OSHA submits a preliminary information collection request to OMB as legally required.
The proposed standard is sent to the Small Business Administration for review by the SBREFA panel as legally required.
After receipt of public comments OSHA begins developing and analyzing the Rule Making Record (six to 24 months).
The agency receives comments; prepares for and holds public meetings or hearings; and closes the public record. This is required legally and under internal OSHA procedures.
OSHA reviews and analyzes all written comments, exhibits, and testimony. This is required legally and under internal OSHA procedures.
The record is prepared in summary and analysis. This is required legally and under internal OSHA procedures.
OSHA develops the final standard (18 to 36 months).
OSHA will update and finalize the health effects analysis for a health standard. The agency also will update and finalize the risk assessment. Required legally and by Executive Order.
The agency then will update and finalize the technological feasibility assessment and the economic and regulatory flexibility analysis. Required legally and by Executive Order.
The draft final regulatory text and the standard preamble are completed. This is legally required.
OSHA completes the federalism and unfunded mandates analysis and makes a final determination on the impact the new standard will have on state, local, and tribal governments. Required legally and by Executive Order.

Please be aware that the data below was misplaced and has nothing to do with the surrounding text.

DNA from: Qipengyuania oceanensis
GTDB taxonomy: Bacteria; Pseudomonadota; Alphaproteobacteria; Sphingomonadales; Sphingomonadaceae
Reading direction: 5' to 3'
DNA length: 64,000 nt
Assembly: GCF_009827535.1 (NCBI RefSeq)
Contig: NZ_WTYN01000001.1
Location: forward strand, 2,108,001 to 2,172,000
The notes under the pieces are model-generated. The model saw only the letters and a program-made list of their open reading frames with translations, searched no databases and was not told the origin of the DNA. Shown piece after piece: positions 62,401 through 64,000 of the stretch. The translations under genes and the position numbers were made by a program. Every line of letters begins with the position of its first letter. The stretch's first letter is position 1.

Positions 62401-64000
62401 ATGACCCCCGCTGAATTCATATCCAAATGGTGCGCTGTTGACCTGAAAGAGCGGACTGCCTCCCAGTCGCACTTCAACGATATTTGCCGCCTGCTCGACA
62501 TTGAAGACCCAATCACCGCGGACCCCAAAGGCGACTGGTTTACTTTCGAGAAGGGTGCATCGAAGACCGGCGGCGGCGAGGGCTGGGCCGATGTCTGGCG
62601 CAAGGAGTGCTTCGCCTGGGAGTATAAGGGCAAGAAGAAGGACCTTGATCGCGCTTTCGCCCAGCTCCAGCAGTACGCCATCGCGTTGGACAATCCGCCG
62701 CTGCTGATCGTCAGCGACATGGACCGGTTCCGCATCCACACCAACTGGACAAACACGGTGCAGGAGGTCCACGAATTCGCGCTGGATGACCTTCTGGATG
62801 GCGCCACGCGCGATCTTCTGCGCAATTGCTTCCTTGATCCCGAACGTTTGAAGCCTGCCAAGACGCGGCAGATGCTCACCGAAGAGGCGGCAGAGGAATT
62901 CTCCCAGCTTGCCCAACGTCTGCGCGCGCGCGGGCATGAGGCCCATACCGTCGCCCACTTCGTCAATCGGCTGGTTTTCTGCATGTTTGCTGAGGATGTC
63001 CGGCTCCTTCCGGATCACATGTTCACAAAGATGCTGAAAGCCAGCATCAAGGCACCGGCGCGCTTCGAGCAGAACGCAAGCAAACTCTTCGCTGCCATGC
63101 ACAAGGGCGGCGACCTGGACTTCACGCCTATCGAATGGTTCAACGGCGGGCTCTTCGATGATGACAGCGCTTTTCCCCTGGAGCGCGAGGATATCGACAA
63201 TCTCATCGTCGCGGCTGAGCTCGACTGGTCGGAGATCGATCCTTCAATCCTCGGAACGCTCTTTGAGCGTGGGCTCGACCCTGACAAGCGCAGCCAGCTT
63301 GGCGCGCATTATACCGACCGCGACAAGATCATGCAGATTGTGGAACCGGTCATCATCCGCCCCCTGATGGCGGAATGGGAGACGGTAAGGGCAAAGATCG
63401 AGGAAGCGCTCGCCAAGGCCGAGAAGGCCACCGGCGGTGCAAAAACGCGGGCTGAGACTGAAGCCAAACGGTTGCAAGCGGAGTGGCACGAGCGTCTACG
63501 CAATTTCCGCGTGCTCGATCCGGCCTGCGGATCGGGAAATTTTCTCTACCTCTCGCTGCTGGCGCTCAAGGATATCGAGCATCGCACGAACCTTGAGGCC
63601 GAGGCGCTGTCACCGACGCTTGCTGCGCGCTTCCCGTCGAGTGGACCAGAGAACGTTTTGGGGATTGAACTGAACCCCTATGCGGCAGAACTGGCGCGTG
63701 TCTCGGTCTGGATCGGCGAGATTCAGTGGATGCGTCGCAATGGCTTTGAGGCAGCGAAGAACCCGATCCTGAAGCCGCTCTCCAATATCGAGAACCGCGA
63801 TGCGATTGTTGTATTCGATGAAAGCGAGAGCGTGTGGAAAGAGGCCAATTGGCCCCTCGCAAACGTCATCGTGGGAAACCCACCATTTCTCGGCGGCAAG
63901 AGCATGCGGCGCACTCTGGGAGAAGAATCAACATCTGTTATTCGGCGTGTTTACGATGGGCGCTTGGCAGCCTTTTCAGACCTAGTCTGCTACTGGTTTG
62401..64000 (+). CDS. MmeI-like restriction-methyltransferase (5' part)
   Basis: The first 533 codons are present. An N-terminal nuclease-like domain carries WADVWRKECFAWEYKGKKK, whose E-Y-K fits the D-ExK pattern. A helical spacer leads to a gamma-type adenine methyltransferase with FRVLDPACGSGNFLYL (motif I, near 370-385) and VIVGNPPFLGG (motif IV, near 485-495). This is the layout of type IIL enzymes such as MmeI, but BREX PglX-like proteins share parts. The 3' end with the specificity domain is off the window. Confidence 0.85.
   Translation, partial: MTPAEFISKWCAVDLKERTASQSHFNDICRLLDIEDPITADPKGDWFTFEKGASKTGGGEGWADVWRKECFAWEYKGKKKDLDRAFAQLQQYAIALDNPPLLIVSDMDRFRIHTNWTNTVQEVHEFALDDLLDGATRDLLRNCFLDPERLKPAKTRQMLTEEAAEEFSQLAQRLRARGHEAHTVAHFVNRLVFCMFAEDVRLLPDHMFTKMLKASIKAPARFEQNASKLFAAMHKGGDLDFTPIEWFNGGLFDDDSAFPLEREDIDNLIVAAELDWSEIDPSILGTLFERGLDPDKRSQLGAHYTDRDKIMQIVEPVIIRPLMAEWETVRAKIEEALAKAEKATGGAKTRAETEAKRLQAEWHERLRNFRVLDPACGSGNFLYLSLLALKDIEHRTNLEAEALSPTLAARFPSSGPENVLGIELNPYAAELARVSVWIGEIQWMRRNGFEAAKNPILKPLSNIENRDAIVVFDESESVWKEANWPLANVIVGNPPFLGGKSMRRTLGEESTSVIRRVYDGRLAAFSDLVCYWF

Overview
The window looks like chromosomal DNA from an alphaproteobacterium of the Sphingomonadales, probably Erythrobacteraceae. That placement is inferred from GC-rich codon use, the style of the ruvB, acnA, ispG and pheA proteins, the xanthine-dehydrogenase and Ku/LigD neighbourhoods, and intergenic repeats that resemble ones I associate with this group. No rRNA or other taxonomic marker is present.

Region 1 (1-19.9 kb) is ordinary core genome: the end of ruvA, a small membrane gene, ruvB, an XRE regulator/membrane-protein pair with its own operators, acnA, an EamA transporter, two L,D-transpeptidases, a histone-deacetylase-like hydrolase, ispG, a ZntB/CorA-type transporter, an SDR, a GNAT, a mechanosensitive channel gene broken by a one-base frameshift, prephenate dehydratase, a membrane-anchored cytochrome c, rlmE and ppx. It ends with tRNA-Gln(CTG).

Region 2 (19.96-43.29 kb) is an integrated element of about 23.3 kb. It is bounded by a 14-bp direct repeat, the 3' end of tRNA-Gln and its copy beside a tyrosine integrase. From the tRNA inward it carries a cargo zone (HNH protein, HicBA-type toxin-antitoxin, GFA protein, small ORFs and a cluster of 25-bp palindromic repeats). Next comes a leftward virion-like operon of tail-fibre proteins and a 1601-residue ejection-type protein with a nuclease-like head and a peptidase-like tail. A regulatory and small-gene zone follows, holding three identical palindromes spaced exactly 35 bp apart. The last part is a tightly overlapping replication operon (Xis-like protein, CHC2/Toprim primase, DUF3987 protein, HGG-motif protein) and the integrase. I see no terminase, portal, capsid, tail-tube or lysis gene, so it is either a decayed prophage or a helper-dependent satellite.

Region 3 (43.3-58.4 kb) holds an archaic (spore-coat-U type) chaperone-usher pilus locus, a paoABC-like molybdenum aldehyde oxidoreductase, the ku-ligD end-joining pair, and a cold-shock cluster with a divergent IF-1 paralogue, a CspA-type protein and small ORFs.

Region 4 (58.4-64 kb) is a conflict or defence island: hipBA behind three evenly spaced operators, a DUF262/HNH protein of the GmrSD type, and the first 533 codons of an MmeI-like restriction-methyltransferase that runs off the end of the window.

OSHA obtains final internal agency clearances from the Department of Labor. Internal OSHA procedural requirement.
The draft final standard and the preamble to the standard are submitted to OMB for review. Required by Executive Order.
OSHA’s last step for Phase 5 is to prepare the final information collection and prepare for the roll out of the final standard. Required legally.
OSHA publishes the final standard (two to three months).
The agency obtains approval from all sources to publish the final standard. Required under internal OSHA procedures.
The standard and preamble are submitted to the Federal Register for publication as legally required.
The information request is submitted to OMB as legally required.
The final standard is sent to the Small Business Administration as legally required.
The standard and preamble are sent to both Congress and the General Accountability Office. Required legally.
The standard is published.
Post-promulgation activities (four to 12 months).
OSHA develops and publishes a small entity compliance guide as well as other outreach and training materials, develops a compliance directive, and issues letters of interpretation. Required both legally and under internal OSHA procedures.
OSHA begins responding to legal action(s).
S o… what is one to do? Under ideal circumstances it takes over four years to get a new OSHA standard out. Simply updating a standard takes the same amount of time because OSHA has to follow the same process. For example, the RFI for the Lockout/Tagout (LOTO) rule is currently at OMB. Once it is released, OSHA is likely to allow 60 days for people to review it and provide comments to OSHA. This RFI is, in my mind, an important one as the technology for LOTO has substantially advanced since the original LOTO standard was issued. I know a lot of employers who either want to use ‒ or are already using ‒ the newer technology and are hopeful that they will be legally allowed to do so. However, it seems likely that it will be four years before OSHA can issue an updated standard.
Clearly, the standard-setting process needs to be revised. As its requirements are governed by a combination of the OSH Act, legislation, and Executive Order, this will not be an easy task. However, the need to update existing standards is critical and it should be one of the agency’s top priorities. Most of OSHA’s existing standards originated in the 1950s and 1960s and were adopted by OSHA in 1971. The process needs to be fixed so OSHA can quickly move forward and update these older standards. Unfortunately, the only way I can see this being done is through legislation or an update of the OSH Act, neither of which seems likely at the moment.